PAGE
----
As always, read and follow the directions carefully on any product you purchase. And please be very careful about drenching your plants with a toxic substance that should never be used in potting soil. You simply cannot have anything like that in the house with you.

By the way, keep a jar of granulated meat tenderizer near you when dealing with fire ants. As soon as possible after you've been stung, sprinkle the meat tenderizer on it and make a bit of a paste with water. This little remedy works WONDERS for not only takes that immediate burn away, most of the subsequent itch, and the site of the sting won't swell up and form a welt. Please try it.

    Bookmark   October 28, 2011 at 4:19PM
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jason83(Zone 8b/9a (North Florida))

Thank you for the reply! While not a big fan of using any kind of chemicals, I will give the bait-type traps a try. I've still got a couple of weeks for them to work, before the container plants need to be brought inside! :)

We've got millions of fire ants down here - I'll give the meat tenderizer paste a try too, as not many days go by where someone isn't getting bitten by the nasty critters!

    Bookmark   October 28, 2011 at 4:42PM
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ken_adrian Adrian MI cold Z5

i wouldnt hesitate to use systemic chems .. treat them now.. and in a few weeks they will be fine to bring in the house ..

but what i really want to know.. what in the world are you growing.. that needs to come into a z9 house ... the thought is so foreign to me up here in the frozen tundra of adrian MI .. that my head is spinning .. metaphorically .. lol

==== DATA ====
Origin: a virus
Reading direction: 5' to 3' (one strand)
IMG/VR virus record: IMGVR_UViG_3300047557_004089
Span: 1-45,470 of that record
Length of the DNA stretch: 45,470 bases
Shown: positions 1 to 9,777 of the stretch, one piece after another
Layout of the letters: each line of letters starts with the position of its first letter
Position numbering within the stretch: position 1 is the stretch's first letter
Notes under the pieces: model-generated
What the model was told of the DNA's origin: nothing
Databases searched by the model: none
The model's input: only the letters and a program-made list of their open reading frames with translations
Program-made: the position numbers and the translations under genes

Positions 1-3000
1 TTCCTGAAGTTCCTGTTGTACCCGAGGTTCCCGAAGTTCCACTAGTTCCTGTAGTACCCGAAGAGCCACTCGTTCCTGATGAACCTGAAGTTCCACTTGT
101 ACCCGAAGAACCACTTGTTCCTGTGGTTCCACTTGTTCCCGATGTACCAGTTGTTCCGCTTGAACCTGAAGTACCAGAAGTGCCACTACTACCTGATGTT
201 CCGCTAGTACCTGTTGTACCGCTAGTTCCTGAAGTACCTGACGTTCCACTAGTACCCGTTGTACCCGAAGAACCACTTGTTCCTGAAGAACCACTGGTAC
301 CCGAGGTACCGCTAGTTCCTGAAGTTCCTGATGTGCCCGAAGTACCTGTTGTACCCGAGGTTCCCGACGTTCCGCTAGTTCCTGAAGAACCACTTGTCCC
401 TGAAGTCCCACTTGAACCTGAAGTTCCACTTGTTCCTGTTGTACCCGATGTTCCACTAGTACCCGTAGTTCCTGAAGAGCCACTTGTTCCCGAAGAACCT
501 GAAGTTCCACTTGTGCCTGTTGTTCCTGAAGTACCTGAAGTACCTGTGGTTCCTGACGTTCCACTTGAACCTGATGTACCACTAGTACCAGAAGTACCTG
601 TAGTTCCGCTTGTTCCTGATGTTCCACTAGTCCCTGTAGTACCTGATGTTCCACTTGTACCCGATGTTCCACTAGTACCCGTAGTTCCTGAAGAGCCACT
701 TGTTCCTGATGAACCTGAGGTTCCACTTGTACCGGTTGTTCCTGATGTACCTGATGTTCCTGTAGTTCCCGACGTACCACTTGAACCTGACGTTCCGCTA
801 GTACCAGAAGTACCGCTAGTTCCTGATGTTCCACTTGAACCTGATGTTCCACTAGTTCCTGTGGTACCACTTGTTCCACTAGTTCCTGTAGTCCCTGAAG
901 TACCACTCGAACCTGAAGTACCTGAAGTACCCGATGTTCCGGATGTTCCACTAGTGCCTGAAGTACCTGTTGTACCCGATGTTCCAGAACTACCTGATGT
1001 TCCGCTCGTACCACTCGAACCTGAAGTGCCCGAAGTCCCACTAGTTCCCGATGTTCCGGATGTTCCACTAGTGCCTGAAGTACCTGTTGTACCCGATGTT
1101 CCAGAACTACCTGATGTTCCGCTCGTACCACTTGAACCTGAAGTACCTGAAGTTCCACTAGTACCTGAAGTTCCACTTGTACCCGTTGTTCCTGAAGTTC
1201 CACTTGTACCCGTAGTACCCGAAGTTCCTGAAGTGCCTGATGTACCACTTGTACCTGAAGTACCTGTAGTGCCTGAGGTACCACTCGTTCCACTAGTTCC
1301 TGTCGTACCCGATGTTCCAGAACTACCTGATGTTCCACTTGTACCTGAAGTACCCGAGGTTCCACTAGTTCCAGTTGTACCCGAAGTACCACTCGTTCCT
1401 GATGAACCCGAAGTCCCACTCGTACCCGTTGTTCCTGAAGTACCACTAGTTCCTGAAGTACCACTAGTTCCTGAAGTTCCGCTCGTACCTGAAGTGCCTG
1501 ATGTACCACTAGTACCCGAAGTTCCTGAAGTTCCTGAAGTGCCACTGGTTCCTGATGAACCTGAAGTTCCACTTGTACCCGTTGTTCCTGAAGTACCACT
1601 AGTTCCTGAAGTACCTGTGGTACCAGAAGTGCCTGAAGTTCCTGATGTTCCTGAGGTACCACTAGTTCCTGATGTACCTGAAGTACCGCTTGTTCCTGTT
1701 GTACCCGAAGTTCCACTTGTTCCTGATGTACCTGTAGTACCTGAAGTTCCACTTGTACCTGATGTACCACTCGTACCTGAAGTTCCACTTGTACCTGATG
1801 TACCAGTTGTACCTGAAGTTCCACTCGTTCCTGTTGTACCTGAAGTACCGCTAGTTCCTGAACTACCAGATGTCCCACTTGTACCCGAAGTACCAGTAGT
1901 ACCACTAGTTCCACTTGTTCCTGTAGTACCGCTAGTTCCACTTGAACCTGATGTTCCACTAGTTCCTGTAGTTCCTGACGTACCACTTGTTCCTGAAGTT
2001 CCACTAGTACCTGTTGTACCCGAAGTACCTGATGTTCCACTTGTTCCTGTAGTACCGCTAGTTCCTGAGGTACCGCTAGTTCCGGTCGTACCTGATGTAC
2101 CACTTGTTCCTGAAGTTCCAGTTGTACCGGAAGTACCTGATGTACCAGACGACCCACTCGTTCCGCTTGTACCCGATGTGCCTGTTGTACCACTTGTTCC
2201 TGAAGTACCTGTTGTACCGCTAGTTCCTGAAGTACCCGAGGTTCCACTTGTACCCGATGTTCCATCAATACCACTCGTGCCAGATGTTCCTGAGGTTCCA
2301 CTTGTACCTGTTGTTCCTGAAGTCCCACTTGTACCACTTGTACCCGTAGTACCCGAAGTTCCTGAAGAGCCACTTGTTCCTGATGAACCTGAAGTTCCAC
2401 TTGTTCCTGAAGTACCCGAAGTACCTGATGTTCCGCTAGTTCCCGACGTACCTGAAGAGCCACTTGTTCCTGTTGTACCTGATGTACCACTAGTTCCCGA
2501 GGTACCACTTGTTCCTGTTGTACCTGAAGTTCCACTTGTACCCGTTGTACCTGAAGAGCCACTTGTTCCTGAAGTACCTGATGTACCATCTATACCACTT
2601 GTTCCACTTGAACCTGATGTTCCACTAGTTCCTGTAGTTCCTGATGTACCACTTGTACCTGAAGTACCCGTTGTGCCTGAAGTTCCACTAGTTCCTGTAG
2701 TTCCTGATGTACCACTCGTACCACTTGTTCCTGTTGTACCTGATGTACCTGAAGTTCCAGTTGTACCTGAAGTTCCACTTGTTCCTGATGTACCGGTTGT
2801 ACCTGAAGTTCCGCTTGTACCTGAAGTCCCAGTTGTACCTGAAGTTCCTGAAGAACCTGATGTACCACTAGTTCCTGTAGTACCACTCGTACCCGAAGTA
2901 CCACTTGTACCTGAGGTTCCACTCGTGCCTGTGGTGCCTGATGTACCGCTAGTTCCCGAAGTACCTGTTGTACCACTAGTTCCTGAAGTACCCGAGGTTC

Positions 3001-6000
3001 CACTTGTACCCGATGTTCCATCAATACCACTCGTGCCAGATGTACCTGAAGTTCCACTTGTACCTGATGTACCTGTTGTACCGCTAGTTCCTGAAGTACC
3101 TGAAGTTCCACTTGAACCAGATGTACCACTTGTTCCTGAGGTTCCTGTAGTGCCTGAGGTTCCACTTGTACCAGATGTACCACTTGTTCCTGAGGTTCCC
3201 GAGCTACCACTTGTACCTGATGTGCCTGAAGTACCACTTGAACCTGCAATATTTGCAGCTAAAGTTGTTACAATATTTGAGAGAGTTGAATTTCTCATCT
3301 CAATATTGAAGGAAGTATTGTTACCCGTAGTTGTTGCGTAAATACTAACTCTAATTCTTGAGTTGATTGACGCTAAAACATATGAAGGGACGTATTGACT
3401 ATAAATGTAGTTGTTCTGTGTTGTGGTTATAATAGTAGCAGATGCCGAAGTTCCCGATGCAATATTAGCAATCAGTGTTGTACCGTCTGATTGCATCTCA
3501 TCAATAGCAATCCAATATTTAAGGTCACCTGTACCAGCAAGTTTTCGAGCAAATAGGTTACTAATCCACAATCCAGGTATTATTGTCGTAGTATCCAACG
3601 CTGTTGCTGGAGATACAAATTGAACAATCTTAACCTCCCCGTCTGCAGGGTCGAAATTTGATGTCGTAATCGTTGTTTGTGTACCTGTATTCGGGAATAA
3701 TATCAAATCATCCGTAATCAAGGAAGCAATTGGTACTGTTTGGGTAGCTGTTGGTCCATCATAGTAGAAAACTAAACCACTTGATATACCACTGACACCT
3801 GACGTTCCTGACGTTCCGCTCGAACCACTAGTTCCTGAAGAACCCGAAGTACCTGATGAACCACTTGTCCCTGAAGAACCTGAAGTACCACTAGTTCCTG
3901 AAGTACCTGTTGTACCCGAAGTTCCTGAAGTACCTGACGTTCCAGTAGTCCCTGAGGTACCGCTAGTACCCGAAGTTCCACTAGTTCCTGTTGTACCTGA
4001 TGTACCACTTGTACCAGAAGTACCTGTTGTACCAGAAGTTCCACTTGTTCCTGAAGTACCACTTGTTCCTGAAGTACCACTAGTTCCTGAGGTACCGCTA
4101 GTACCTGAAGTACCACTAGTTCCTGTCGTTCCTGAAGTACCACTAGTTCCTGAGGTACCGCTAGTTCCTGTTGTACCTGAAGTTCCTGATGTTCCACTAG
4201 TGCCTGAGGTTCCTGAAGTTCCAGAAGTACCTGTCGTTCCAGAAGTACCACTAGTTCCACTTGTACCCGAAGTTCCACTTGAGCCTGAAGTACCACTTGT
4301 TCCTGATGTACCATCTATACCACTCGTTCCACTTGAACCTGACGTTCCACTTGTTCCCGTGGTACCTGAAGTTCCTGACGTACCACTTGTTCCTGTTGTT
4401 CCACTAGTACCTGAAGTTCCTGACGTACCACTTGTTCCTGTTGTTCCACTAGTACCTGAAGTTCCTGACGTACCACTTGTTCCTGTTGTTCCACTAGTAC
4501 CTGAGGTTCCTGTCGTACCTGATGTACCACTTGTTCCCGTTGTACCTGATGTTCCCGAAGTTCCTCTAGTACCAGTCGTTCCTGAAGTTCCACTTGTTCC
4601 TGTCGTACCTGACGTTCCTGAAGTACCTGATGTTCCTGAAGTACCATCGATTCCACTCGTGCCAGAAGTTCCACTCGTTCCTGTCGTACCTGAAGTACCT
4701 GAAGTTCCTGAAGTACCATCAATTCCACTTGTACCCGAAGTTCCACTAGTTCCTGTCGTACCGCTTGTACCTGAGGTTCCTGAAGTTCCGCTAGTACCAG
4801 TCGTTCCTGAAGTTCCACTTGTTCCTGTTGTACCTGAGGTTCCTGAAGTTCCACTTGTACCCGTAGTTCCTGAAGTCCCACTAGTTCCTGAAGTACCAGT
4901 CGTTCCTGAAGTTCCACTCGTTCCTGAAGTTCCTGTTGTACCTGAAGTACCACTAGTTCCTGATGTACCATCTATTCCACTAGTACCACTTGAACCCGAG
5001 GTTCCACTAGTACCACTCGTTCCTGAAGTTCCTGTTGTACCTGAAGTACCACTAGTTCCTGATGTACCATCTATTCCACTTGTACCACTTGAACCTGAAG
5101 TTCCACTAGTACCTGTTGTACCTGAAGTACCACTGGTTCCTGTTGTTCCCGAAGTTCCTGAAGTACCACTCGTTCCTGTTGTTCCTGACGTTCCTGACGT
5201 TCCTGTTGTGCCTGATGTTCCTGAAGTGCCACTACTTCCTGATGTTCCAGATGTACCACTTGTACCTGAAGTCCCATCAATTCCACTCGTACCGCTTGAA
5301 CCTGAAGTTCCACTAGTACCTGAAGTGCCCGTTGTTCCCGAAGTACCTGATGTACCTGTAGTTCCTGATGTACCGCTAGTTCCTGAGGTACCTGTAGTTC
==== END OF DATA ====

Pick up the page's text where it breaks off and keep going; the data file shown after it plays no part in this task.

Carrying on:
perhaps there is an option of bringing them in the house at all??? if we knew what kind of plants you are growing ????


    Bookmark   October 28, 2011 at 5:07PM
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jason83(Zone 8b/9a (North Florida))

That's a good question, and the plants in particular are a rather large Candy Stripe Plumeria, a Bamboo Palm, a Heliconia, Arabian Jasmine, and a Large Ensete ornamental banana, along with a few other small but very tender tropicals. I doubt they would survive our brief and mild winter, even though it doesn't last long.

Unfortunately, being in zone 8b/9a-ish (I say "ish" because we do get a few nights, only a few, where the temperature is at or below freezing for a few hours) and it's JUST enough to kill these tropical beauties. Our zone is not "tropical" enough for any kind of tropical palm, vine, or fruit. It's also too hot in the summer for many temperate fruits or ornamentals. So we're kind of in between, where it's too cold for the tropical goods, and too hot for the temperate goods. :)